I photographed a model using the available (mixed) lighting at the fire truck factory using the Daylight setting of a Canon EOS 10D. Obviously this is unacceptable color balance.

The package also includes 15 custom filters that are currently only compatible with Microsoft Windows. To run the Actions, you'll need Adobe Photoshop 7 or CS. Most will work on Photoshop 6, but I didn't test each one so can't guarantee which ones will work or not with that older version. To view the movies, you'll need the QuickTime player that's available free from the Apple website (www.apple.com/quicktime/download). The CD costs $65 plus $3 shipping and handling within the US.

Fiber-Based Prints From Digital Files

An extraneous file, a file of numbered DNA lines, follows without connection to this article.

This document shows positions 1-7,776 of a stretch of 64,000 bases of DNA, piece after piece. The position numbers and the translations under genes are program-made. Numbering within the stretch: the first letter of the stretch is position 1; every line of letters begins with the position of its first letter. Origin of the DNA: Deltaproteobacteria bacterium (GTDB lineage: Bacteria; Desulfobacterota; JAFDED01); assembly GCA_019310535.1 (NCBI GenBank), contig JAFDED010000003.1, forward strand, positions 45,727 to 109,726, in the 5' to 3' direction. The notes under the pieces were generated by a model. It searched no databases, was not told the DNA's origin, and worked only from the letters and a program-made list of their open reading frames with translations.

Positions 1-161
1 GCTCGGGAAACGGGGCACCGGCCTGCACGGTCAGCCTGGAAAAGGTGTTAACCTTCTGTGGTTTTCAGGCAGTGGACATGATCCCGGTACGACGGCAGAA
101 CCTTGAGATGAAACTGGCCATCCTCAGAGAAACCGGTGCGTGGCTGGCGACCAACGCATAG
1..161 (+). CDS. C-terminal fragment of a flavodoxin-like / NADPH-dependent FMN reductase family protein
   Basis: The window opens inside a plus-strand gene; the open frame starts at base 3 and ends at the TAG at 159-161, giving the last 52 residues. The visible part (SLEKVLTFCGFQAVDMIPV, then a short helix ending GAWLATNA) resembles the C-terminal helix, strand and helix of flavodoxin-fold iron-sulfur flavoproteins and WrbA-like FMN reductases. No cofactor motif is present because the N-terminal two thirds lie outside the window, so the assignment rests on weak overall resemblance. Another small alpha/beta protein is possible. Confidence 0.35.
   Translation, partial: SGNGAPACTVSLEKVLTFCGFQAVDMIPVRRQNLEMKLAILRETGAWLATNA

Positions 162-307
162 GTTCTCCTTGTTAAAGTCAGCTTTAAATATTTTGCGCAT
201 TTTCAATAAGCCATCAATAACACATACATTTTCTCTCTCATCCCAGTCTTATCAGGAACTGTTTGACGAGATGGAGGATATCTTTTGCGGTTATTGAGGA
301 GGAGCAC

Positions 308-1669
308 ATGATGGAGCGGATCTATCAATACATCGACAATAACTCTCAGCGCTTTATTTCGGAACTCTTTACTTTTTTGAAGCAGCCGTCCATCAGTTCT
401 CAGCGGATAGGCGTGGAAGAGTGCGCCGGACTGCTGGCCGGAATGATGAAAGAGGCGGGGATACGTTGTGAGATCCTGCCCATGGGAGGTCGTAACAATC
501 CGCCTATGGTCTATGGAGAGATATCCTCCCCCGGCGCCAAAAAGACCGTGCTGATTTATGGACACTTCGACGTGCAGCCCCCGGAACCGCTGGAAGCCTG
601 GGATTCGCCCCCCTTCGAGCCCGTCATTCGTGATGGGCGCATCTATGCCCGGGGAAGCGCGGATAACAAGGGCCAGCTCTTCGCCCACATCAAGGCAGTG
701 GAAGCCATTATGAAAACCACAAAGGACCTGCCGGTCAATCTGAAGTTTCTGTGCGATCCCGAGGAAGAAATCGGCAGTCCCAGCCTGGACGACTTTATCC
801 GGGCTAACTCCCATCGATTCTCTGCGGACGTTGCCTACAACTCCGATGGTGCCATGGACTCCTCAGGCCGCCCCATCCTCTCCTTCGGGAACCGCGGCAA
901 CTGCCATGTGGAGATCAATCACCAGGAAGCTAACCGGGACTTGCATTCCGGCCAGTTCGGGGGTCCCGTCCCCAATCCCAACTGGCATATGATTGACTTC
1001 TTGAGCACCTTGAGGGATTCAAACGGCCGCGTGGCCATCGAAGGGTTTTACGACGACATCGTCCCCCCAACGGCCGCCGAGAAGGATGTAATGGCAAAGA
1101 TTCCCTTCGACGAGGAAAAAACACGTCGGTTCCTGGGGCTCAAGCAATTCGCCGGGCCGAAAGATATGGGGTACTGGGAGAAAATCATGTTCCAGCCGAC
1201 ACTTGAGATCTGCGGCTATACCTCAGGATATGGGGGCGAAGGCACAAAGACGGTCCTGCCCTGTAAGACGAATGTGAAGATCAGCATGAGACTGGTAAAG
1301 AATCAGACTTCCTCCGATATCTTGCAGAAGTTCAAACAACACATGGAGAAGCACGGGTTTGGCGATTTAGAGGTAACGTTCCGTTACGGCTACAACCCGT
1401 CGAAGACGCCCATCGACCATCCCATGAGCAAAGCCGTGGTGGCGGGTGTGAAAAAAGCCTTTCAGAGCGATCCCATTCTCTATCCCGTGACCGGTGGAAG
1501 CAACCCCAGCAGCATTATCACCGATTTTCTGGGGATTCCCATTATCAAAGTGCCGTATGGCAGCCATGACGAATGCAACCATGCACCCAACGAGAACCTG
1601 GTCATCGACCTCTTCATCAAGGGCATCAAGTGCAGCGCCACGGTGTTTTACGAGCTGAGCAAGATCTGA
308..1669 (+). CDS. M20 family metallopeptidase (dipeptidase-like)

Sha-zam! San Miguel Photo Lab (www.bestlab.com) is making black and white fiber-based prints directly from digital files. Using a DeVere 504 digital enlarger to expose a digital file onto traditional photographic paper, a computer is used to produce a virtual negative on a high-resolution LCD panel that is then projected onto an easel, just as when working with any other enlarger. You can FTP (File Transfer Protocol) your image files directly to the lab or send them on a CD. The lab converts the file into a black and white image using three possible formulas, choosing the conversion method that they think bets suits the photograph. Then the image is cropped and sized, adjusted for contrast and density, and may even be burned and dodged before being sent over the in-house network to the enlarger. There it's exposed onto Ilford fiber-based paper and processed, including a full archival wash sequence. It is then air dried before being flattened and spotted. The lab also offers toning services, including selenium. San Miguel Photo Lab is the first lab in the world to offer this service. Sounds like the best of both worlds to me and yet another reason to shoot digital.